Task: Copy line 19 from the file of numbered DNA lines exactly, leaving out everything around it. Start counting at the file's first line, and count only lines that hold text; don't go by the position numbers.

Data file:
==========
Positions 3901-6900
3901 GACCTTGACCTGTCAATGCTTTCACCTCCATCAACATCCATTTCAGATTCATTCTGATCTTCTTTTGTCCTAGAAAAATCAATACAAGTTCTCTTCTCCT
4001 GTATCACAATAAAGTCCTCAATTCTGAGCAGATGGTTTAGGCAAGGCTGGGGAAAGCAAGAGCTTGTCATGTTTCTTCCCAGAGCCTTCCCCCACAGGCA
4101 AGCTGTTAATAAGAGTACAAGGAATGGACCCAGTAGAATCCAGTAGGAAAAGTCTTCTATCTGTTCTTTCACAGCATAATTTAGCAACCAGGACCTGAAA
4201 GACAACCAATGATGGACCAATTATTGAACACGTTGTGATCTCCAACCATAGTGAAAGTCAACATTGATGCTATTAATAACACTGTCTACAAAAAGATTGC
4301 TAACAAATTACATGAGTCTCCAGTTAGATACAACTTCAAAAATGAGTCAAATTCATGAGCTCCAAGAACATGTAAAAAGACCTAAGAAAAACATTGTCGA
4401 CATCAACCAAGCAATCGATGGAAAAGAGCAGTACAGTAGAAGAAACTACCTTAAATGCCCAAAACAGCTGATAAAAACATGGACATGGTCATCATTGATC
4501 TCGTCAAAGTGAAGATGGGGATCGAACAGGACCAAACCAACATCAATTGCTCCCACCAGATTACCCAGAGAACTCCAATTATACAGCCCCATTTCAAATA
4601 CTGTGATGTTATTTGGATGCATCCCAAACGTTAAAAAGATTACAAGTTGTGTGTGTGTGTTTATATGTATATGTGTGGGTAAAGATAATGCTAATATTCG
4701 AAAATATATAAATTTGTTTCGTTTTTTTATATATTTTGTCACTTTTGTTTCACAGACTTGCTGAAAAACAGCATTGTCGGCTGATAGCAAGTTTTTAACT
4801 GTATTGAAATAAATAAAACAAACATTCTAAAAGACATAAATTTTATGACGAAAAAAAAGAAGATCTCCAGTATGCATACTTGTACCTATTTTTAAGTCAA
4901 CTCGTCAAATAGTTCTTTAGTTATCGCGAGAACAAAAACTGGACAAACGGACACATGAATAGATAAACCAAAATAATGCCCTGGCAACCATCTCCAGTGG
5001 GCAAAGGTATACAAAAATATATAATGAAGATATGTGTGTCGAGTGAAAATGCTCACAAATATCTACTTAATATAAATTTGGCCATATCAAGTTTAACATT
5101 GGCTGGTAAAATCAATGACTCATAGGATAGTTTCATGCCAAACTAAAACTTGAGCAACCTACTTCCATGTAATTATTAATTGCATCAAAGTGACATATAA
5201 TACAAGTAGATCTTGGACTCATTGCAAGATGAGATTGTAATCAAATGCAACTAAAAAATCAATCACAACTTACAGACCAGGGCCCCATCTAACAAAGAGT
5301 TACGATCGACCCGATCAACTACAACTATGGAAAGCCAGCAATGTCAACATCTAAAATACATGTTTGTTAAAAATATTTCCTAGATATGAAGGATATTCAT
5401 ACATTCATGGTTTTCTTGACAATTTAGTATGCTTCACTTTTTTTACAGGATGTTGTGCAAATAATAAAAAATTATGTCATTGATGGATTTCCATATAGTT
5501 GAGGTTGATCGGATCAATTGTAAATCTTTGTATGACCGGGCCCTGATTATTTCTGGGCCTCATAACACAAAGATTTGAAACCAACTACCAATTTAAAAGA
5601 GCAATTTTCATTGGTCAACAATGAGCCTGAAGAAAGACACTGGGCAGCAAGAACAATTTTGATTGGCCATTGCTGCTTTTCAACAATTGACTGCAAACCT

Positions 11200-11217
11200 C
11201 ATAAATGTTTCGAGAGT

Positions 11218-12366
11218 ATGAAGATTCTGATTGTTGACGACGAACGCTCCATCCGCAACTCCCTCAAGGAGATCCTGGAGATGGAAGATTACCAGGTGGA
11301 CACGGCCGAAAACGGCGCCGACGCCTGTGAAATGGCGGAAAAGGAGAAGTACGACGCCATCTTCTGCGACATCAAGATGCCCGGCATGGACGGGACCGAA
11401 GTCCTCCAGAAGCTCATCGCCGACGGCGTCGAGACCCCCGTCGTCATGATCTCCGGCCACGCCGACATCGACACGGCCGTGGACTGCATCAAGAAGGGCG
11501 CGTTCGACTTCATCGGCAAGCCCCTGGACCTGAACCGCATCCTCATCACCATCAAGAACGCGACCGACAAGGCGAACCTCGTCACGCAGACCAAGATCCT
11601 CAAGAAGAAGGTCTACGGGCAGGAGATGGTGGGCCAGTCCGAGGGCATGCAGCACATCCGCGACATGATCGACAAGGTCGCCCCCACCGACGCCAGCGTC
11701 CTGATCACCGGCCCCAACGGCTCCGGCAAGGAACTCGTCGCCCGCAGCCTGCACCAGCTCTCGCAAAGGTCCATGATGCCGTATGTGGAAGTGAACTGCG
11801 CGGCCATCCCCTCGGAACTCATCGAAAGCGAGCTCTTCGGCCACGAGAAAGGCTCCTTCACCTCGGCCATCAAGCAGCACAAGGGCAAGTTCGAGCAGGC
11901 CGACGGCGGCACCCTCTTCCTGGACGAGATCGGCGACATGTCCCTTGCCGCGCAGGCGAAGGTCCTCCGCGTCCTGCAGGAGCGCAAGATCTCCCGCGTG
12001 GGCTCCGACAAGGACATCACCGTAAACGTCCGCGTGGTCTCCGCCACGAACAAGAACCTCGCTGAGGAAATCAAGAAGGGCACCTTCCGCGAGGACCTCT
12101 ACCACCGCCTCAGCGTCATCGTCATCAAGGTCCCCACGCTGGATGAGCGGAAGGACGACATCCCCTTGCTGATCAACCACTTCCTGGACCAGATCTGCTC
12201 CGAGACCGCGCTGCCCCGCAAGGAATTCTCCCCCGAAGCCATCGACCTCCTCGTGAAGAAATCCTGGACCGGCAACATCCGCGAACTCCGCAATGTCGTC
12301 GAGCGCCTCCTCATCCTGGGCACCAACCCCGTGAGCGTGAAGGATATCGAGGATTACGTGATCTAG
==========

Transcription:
5601 GCAATTTTCATTGGTCAACAATGAGCCTGAAGAAAGACACTGGGCAGCAAGAACAATTTTGATTGGCCATTGCTGCTTTTCAACAATTGACTGCAAACCT